This Friday night in San Jose the most important Soccer match in American history will occur; not because there is a trophy on the line, or millions will be watching, but because the United States Men’s National Team (USMNT) is on the brink of missing the World Cup.
In the second round of CONCACAF qualifying the United States lost their first two games by a combined score of 6-1, this puts them in last place in the “Hex” (shown below). This led to the firing of Jurgen Klinssman who managed the USMNT in the 2014 World Cup.
USMNT hired Bruce Arena as Klinssman’s replacement and gave the former LA Galaxy manager the task of leading the team to the 2018 World Cup in Russia. To qualify the US must climb its way back into the top 3 to automatically qualify, or finish 4th and play in a playoff. They have eight games remaining, 2 vs Honduras, 2 vs Trinidad and Tobago, 2 vs Panama, 1 vs Costa Rica and 1 vs Mexico. The team has
plenty of time to make up ground, but every game that passes the window for USMNT grows smaller.
The United States have participated in every World Cup since 1990, advancing to the knockout stages four times in that period. Many fans don’t even watch World Cup qualification because they are under the assumption that the USMNT will qualify for the World Cup easily. The early struggles put that assumption under serious scrutiny.
Almost 20 million Americans on average watched USMNT World Cup games in 2014 (more than 10 out of the last 11 World Series), that was up from 11 million in 2010, which was up from 6.6 million in 2006. That trend is massively helpful for soccer in the U.S., not only for television money but for youth development and engagement. MLS ratings grow significantly every season following a World Cup, and since 1990 youth participation is up 89%. Never has a sport in the United States shown so much growth over a small period of time, and it could all fall apart by the USMNT missing out on the 2018 World Cup.
If the United Sates can’t qualify it will delay, and potentially wreck, the growth of Soccer in the U.S. If the U.S. doesn’t participate television ratings will drop, which will limit the growth of MLS and slow-down youth engagement; even EA Sport’s video game FIFA will see sales fall, it could be a death blow for this beautiful game in the United States.
This is why Friday night’s match is so damn important, the U.S. needs a win at home to recover momentum after opening with two losses. A loss at home under a new manager will make hopes of U.S. qualification seem bleak, near-impossible even. A win, however, will put the U.S. back on track, and if they pull off a win in Panama the following week this moment of panic will be an aberration.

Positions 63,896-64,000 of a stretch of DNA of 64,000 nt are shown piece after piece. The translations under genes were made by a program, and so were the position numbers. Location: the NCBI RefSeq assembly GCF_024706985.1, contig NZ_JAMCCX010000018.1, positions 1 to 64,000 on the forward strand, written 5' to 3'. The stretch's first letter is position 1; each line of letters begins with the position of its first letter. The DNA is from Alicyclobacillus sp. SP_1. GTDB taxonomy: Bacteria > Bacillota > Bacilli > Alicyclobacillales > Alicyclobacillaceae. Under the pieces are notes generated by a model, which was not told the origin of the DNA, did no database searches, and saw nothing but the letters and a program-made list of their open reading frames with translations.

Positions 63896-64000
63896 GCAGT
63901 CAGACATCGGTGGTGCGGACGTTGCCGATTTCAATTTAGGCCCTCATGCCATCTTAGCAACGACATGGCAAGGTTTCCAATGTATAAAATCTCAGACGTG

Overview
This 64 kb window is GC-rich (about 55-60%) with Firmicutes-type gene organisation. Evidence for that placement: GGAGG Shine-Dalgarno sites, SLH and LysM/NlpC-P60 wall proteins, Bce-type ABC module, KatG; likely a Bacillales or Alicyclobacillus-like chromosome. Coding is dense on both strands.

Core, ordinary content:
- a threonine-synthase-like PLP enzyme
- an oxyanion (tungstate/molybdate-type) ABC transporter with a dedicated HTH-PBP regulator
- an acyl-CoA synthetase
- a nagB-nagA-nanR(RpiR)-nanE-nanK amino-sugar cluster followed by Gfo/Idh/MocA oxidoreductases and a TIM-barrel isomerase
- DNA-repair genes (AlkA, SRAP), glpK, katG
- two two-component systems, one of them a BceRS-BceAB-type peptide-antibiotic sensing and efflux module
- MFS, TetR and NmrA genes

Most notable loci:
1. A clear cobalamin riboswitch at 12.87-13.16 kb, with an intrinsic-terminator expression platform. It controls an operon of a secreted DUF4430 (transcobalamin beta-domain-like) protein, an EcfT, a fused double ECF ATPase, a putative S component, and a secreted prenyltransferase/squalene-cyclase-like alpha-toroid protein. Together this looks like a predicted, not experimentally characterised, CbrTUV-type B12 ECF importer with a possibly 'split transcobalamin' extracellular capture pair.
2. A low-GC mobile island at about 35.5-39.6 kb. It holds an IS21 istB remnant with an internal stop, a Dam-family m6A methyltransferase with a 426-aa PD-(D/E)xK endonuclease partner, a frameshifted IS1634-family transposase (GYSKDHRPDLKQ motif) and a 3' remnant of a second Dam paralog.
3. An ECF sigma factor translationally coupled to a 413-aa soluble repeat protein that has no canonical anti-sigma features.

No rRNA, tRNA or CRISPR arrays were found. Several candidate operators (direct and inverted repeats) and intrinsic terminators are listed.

The challenge the USMNT and manager Bruce Arena face on Friday is Honduras, who split their opening two matches and have a couple of MLS stars on their front line. Romell Quioto and Alberth Elis, who play for Houston, will be a problem for the U.S. back four. The return of Tim Howard might ease some stresses the U.S. could experience but the strikers will be an issue on Friday.
The USMNT will also see the return of Clint Dempsey who is arguably the second greatest American soccer player ever, behind Landon Donovan. Dempsey’s return from heart arrythmia should help the U.S. moving forward and bring consistency and leadership to the squad.
However, the key to this match isn’t the return of those American legends, or Bruce Arena’s pre-game speech, it is the performance of the 18 year-old Christian Pulisic. The kid out of Pennsylvania has started to dominate on the field for German giants Borussia Dortmund. His play has advanced Dortmund to the quarterfinals of the Champions League when he scored the decisive goal in the most challenging competition on the planet. In the last 30 games Pulisic has 5 goals and 8 assists with his minutes growing by the appearance.
Christian Mate Pulisic was born on September 18, 1998 in Hershey, Pennsylvania to parents who both played collegiate soccer at George Mason University. Although he lives in Germany and has Croatian citizenship he rejected the opportunity to play for any national team other than the United States. Pulisic is the youngest American to make an appearance for the national team and the youngest goal-scorer in U.S. history.
Pulisic scored his first goal for USMNT last May, the night after his Senior Prom. Yes, a 17 year- old went to Prom, flew out to a match with some of the greatest players on the planet and scored. Think back to high school and your prom night
Pulisic’s emergence makes him the most talented, and some would argue accomplished, player on the pitch in the next two games, if he matches his performance with his talent than the U.S. might’ve found its savior; its “wunderkind”. There are talks of Arena moving Pulisic to the center of the U.S. attack and making him the feature piece of the team, this is a move I think the U.S. should make. If Pulisic scores and assists, the U.S. will win.
It’ll be a test for the USMNT on Friday night, but a desperate team trying to impress a new manager is a good sign. Adding two veterans back to the lineup and a young star is a good sign. Playing at home in front of what will be a raucous atmosphere in San Jose is a good sign. Hopefully for the USMNT and the fate of Soccer in the United States as a whole all these good signs will lead to a good and necessary thing, a win.
WHERE/WHEN TO WATCH:
March 24, 2017: United States vs Honduras 10:30pm E.T. - FS1
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